The Puroiks’ experiences with bonded labour made them a compelling subject for research: Prem Taba

Down To Earth speaks to Prem Taba, research scholar at Rajiv Gandhi University, Itanagar, on his forthcoming paper concerning a unique Arunachal tribe

By Rajat Ghai
Published: Saturday 09 September 2023

Prem Taba. Photo: @ChownaMeinBJP/X, formerly Twitter

Prem Taba, a research scholar from Rajiv Gandhi University, Itanagar, Arunachal Pradesh, will be presenting a paper at the 5th International Conference on the Future of Social Sciences and Humanities (FSHCONF) in Rome, Italy this October.

The paper, titled Bonded Labour and the Puroiks of Arunachal Pradesh, India: A Historical, Socio-Economic, and Policy Analysis, offers fresh insights about bonded labour in Northeast India. It does so by studying the Puroik tribe of Arunachal Pradesh. 

Down To Earth caught up with Taba and put forth questions about the subject matter of his paper, the Puroik community. Edited excerpts:

Rajat Ghai (RG): For the benefit of our readers, please explain about who the Puroiks are.

Prem Taba (PT): The Puroiks, also historically known as the “Sulung”, are an indigenous ethnic community residing in Arunachal Pradesh. They are an integral part of the broader Tani ethnic group and have a distinct cultural identity deeply rooted in their historical lineage.

The Puroik people primarily inhabit the East Kameng and Kurung Kumey districts of Arunachal Pradesh, with smaller populations found in Papum Pare, Upper Subansiri, and Lower Subansiri districts.

Their traditional livelihood revolves around activities such as hunting, gathering forest resources, and the production of flour from sago palm trees. The community has historically faced issues related to bonded labor and social subjugation, but efforts have been made to address these challenges and empower the Puroik people.

RG: Why did you select this community for your research?

PT: I selected the Puroik community for my research due to the community’s historical experiences with bonded labour and their transition from the derogatory term “Sulung” to the official designation of “Puroik”.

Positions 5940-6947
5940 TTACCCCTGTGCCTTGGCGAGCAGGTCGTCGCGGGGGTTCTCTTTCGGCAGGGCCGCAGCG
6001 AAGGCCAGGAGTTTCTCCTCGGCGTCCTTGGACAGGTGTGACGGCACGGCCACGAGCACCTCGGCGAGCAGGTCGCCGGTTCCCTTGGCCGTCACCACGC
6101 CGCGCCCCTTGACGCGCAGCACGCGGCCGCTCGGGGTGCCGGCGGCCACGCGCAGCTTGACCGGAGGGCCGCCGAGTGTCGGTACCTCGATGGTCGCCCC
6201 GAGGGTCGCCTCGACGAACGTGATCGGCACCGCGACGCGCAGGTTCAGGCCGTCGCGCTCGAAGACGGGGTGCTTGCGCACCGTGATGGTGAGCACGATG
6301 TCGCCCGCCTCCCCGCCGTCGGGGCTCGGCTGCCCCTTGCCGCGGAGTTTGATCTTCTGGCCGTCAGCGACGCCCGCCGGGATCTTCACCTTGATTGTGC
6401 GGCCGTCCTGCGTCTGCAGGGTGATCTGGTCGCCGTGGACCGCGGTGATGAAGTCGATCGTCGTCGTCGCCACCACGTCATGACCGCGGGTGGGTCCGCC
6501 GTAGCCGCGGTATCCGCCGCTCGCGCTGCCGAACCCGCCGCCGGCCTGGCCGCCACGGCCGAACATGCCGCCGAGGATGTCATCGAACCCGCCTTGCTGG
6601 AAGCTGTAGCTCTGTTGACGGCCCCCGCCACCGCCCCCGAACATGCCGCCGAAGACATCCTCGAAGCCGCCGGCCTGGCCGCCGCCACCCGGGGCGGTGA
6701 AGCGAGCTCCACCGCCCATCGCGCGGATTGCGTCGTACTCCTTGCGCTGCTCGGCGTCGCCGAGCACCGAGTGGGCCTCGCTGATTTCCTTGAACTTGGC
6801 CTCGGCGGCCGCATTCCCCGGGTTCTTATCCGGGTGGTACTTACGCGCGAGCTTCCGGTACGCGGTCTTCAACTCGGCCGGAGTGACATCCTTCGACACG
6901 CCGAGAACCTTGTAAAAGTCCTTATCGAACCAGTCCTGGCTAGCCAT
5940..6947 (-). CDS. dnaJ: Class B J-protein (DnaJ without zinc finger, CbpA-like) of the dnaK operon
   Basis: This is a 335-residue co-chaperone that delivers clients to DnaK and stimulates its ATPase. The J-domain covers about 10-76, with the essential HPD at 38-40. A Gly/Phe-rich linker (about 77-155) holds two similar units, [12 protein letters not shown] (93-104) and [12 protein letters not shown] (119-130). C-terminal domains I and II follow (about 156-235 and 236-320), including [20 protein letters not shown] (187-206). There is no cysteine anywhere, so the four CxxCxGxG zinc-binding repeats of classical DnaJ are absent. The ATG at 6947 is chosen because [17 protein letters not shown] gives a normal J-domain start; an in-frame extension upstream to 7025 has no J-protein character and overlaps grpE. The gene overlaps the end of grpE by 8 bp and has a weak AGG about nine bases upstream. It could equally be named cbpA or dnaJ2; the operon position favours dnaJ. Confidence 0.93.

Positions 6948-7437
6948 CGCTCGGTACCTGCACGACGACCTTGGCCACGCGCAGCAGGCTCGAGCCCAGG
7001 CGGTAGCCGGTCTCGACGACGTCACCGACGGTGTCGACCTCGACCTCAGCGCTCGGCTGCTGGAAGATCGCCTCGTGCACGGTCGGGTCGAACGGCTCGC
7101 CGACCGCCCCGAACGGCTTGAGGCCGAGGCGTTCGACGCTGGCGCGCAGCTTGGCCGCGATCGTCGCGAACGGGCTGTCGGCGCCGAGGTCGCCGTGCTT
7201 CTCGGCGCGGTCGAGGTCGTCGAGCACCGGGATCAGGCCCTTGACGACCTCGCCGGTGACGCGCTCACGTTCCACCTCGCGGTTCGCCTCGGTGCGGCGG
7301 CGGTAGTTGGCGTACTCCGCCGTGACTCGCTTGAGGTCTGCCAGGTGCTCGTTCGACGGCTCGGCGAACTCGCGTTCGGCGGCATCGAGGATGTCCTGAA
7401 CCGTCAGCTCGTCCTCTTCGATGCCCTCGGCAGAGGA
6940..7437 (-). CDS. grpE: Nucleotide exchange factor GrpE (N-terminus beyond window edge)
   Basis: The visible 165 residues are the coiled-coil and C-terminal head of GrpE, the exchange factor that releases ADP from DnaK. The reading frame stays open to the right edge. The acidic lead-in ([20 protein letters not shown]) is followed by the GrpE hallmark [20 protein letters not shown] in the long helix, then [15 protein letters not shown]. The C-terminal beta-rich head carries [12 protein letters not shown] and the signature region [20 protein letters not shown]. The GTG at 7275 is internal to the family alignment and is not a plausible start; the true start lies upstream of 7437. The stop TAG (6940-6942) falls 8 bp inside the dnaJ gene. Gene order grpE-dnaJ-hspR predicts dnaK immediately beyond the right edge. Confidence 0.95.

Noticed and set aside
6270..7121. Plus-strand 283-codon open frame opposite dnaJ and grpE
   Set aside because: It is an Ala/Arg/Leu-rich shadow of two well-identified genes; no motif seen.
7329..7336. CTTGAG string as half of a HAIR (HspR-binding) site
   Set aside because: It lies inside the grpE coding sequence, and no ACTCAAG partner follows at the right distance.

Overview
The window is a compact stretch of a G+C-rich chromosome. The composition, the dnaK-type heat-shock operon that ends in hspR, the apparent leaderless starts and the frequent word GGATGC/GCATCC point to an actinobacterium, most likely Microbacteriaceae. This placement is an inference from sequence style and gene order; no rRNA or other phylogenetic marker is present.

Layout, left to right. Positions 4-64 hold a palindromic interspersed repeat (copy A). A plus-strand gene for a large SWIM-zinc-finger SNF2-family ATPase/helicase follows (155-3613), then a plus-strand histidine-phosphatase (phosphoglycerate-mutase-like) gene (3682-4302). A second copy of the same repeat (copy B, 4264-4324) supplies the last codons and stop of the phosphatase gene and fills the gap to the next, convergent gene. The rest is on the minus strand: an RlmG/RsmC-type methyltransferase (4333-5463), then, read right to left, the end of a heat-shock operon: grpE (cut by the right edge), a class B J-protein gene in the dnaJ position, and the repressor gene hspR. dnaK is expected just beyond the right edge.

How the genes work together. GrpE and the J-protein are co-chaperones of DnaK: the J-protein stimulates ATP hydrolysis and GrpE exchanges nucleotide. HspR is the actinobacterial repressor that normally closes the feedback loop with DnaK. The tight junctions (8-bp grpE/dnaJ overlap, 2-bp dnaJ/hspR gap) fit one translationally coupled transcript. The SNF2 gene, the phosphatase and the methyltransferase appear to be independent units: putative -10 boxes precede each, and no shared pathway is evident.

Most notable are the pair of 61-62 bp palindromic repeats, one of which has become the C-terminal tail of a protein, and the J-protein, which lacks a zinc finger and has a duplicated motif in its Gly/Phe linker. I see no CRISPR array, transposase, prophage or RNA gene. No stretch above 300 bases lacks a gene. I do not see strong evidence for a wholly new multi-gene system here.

This transition signifies a significant shift in identity and nomenclature and reflects broader socio-political developments in Arunachal Pradesh. The Puroik community’s unique cultural practices, linguistic diversity, and their experiences with bonded labour make them a compelling subject for research.

RG: How did you conduct research on this topic?

PT: The research on the Puroik community and their experiences with bonded labour was conducted using a qualitative research approach. Ethnographic methods were employed to collect primary data, including participant observation in Puroik settlement areas and semi-structured interviews with community members, including elders, youth, women, and key informants from the Nyishi and Miji communities.

Secondary data was gathered through a literature review of scholarly articles, reports, books, and historical documents related to bonded labour and tribal history in the region. Archival research was also conducted to access colonial records and anthropological studies.

RG: Bonded labour and modern-day slavery are a big problem in today’s world. What will your paper add to the existing corpus of knowledge on this topic, especially in the context of bonded labour and indigenous communities?

PT: Bonded labour and modern-day slavery are indeed pressing global issues. The research on the Puroik community contributes to the existing body of knowledge on bonded labour, particularly in the context of indigenous communities in Arunachal Pradesh.

This research sheds light on the historical transformation of bonded labour among the Puroiks, policy challenges, and government initiatives aimed at upholding their rights and improving their socio-economic conditions.

By documenting the experiences of the Puroik community and the measures taken to address bonded labour, the paper adds valuable insights to the ongoing discourse on bonded labour and highlights the need for continued efforts to combat this issue, especially within indigenous communities.

It also underscores the importance of understanding the cultural and historical contexts that shape the experiences of bonded labourers in different regions.

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